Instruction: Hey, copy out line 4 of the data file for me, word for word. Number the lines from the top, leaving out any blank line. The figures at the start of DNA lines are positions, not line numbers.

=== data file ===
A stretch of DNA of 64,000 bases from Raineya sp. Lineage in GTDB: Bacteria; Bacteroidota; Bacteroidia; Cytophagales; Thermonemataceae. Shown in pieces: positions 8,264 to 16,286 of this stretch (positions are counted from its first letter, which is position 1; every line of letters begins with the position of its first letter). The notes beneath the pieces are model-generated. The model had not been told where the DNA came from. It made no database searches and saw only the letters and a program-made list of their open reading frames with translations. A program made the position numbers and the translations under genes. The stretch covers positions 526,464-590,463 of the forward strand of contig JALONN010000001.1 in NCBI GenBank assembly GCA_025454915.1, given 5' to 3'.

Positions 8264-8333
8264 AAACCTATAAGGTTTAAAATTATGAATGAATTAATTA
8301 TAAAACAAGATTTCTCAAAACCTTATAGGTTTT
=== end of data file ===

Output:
8301 TAAAACAAGATTTCTCAAAACCTTATAGGTTTT